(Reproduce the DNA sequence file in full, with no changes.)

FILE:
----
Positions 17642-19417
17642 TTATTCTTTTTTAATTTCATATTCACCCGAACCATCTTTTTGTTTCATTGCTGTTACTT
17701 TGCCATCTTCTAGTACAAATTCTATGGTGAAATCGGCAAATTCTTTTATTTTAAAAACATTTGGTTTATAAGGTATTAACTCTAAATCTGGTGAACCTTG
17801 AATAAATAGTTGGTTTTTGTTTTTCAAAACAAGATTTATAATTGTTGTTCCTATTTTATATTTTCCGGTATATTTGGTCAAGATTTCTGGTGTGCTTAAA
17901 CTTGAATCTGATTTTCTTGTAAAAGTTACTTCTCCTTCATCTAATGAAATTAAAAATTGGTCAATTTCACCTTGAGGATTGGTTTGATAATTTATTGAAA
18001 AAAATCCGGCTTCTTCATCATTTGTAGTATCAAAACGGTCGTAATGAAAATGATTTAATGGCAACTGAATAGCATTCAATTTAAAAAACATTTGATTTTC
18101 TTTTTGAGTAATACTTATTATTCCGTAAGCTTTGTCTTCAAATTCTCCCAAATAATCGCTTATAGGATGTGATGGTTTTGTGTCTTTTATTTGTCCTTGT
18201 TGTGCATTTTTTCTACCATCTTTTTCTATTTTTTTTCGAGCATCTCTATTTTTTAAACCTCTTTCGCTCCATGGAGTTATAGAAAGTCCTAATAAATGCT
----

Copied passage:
Positions 17642-19417
17642 TTATTCTTTTTTAATTTCATATTCACCCGAACCATCTTTTTGTTTCATTGCTGTTACTT
17701 TGCCATCTTCTAGTACAAATTCTATGGTGAAATCGGCAAATTCTTTTATTTTAAAAACATTTGGTTTATAAGGTATTAACTCTAAATCTGGTGAACCTTG
17801 AATAAATAGTTGGTTTTTGTTTTTCAAAACAAGATTTATAATTGTTGTTCCTATTTTATATTTTCCGGTATATTTGGTCAAGATTTCTGGTGTGCTTAAA
17901 CTTGAATCTGATTTTCTTGTAAAAGTTACTTCTCCTTCATCTAATGAAATTAAAAATTGGTCAATTTCACCTTGAGGATTGGTTTGATAATTTATTGAAA
18001 AAAATCCGGCTTCTTCATCATTTGTAGTATCAAAACGGTCGTAATGAAAATGATTTAATGGCAACTGAATAGCATTCAATTTAAAAAACATTTGATTTTC
18101 TTTTTGAGTAATACTTATTATTCCGTAAGCTTTGTCTTCAAATTCTCCCAAATAATCGCTTATAGGATGTGATGGTTTTGTGTCTTTTATTTGTCCTTGT
18201 TGTGCATTTTTTCTACCATCTTTTTCTATTTTTTTTCGAGCATCTCTATTTTTTAAACCTCTTTCGCTCCATGGAGTTATAGAAAGTCCTAATAAATGCT